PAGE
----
Traditional smartphones and tablets may be experiencing a slowdown in sales, but the rugged tablet market is expected to see a boost in the coming years
It is no secret that the consumer tablet market has slowed down in sales. Some industry experts, like TechCrunch have gone so far as to say (gasp) “tablets are dead.” The truth is, as consumer preferences shift and smartphone manufacturers produce devices with larger screens, global shipments of consumer tablets are dropping – a whopping 12.3% in the second quarter of 2016, according to the International Data Corporation.
While original equipment manufacturers like Apple and Samsung are trying to put a shot in the arm of the consumer tablet market, those of us in the rugged tablet market are experiencing a much different scenario. In fact, VDC Research actually expects the rugged tablet market to expand from $589.7 million in 2016, to $623.6 million by 2020. Let’s examine why rugged tablets cannot only weather extreme geological and industrial conditions – but also the hotly debated tablet market.
Evolution of rugged tablets
Twenty years ago – before Wi-Fi or even Google were available – the first rugged tablets were manufactured. That’s right – rugged tablet devices were hitting the market 14 years before the Apple iPad took its first pre-order. These early rugged devices enabled industrial workers in sectors ranging from utilities, public safety, manufacturing, transportation, oil and gas, mining, and more to safely and securely compute in the field.
Over the past two decades, rugged tablets have become much thinner and lightweight; displays have become shatterproof and sun viewable; and the frames are vibration and shock resistant, making in-field operations more functional and efficient. Unlike consumer handheld devices, today’s rugged tablets can withstand just about any attempted infliction due to their water-, dust- and extreme temperature-resistant design. For historical perspective, the first pen tablet Xplore designed in 1996 and manufactured in 1997 weighed five pounds and could survive a four-foot drop onto concrete. The average rugged tablet today weighs about two pounds and is built to operate in a range of climates – from air to sea to mines.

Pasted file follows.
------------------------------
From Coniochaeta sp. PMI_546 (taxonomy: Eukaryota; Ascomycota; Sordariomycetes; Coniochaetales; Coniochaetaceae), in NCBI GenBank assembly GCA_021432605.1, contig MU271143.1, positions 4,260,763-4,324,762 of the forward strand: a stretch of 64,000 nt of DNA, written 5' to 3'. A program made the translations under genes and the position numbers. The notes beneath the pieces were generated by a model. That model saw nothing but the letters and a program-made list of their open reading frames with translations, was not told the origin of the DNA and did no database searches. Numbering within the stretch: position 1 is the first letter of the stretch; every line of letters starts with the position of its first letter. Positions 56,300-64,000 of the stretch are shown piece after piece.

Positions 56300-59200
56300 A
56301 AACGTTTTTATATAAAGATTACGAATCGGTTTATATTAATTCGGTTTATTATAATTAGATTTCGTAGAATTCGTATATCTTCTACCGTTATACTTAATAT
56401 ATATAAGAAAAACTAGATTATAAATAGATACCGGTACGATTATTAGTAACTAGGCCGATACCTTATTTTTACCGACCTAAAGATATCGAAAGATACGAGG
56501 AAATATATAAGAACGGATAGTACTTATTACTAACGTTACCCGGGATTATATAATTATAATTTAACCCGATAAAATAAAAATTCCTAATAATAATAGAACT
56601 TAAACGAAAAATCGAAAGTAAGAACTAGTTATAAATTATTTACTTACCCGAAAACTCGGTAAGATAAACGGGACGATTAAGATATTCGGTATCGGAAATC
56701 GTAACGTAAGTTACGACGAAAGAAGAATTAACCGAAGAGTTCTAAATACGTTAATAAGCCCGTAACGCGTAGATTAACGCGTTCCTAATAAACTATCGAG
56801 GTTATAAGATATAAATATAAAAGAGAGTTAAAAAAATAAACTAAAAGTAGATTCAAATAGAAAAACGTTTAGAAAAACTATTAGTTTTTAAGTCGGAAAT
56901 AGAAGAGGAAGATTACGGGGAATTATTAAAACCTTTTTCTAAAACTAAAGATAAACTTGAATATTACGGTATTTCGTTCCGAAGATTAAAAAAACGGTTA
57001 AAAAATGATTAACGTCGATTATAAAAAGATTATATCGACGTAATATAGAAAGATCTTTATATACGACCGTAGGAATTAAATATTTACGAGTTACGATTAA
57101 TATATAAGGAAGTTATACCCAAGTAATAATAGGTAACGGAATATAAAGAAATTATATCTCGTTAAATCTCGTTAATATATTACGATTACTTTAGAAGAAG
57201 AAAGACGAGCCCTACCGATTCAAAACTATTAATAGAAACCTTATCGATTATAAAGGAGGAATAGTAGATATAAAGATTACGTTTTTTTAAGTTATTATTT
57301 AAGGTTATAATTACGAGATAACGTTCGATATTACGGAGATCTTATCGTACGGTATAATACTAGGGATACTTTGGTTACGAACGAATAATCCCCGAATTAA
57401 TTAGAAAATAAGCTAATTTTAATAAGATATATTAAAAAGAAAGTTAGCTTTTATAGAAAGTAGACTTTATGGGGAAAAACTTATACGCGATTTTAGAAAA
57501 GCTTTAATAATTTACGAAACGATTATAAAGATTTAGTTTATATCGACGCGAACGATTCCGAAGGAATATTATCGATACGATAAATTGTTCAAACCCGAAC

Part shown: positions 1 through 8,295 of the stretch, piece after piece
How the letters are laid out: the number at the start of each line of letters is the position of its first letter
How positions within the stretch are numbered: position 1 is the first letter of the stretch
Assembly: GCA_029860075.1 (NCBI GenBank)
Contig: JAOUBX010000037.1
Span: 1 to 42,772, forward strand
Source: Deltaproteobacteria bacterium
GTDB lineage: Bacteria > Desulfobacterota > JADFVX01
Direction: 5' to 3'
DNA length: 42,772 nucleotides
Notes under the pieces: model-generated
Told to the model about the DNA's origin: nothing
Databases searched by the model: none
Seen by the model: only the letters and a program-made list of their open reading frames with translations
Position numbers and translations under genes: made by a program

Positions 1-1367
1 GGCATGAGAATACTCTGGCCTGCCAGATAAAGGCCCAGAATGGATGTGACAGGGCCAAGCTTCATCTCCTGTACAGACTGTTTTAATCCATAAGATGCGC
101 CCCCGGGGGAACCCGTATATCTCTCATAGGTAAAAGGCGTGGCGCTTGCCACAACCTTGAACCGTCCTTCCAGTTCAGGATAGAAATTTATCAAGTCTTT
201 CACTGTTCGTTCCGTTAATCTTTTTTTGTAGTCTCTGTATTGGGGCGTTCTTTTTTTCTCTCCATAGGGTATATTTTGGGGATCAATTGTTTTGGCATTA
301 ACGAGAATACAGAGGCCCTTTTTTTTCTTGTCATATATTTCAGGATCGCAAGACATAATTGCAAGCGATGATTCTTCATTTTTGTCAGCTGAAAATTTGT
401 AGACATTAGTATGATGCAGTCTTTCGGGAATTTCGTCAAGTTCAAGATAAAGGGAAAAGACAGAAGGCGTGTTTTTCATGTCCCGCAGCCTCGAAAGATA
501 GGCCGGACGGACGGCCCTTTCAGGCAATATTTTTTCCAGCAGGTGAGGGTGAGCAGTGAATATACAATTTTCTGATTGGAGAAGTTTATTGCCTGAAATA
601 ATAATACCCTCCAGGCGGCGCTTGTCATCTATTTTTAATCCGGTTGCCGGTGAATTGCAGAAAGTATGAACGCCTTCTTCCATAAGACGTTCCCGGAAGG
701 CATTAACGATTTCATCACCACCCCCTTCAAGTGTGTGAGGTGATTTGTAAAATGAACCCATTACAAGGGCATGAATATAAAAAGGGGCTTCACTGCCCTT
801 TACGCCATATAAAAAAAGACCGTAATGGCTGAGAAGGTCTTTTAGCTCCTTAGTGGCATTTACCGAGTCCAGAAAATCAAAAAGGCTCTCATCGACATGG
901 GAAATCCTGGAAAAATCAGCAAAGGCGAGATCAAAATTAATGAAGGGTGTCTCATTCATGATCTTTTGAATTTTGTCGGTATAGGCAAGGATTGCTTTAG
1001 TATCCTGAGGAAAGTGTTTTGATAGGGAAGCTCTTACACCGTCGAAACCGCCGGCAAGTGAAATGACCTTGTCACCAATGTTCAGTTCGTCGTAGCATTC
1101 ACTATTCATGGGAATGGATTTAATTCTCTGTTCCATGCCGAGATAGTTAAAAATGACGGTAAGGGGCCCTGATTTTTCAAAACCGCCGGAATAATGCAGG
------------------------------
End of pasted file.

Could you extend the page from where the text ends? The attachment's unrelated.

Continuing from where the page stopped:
While external features have evolved, so has the internal power of rugged devices. Today’s tablets provide users with stronger, quicker operating systems and more thorough connectivity than ever before with Bluetooth, Wi-Fi and LTE data-enabled devices. With those connections, heightened government-level multi-authentication security measures must follow, therefore, many rugged tablets come equipped with fingerprint readers, data and device secure theft protection, and licensed encryption.
To meet the transitioning demands of the modern mobile workforce, rugged tablets are now manufactured with compatible peripherals. Features such as detachable keyboards enable a device to function both as a tablet and a laptop – allowing workers to transition from the field to the vehicle and back to the office with ease. The addition of optional features such as built-in barcode scanners and radio-frequency identification readers enable easy data acquisition in support of heavy machinery maintenance and during picking, packing and transit of goods within manufacturing and distribution environments. No longer just “a niche market mobility solution,” these modern “detachable” rugged tablets have evolved to function as a user’s primary computing device – a promise consumer tablets have failed to live up to.
While rugged devices themselves continue to improve, so do sales. Technavio’s analysts forecast the global rugged tablet market to grow at a 14.9% compound annual growth rate between 2014 and 2019.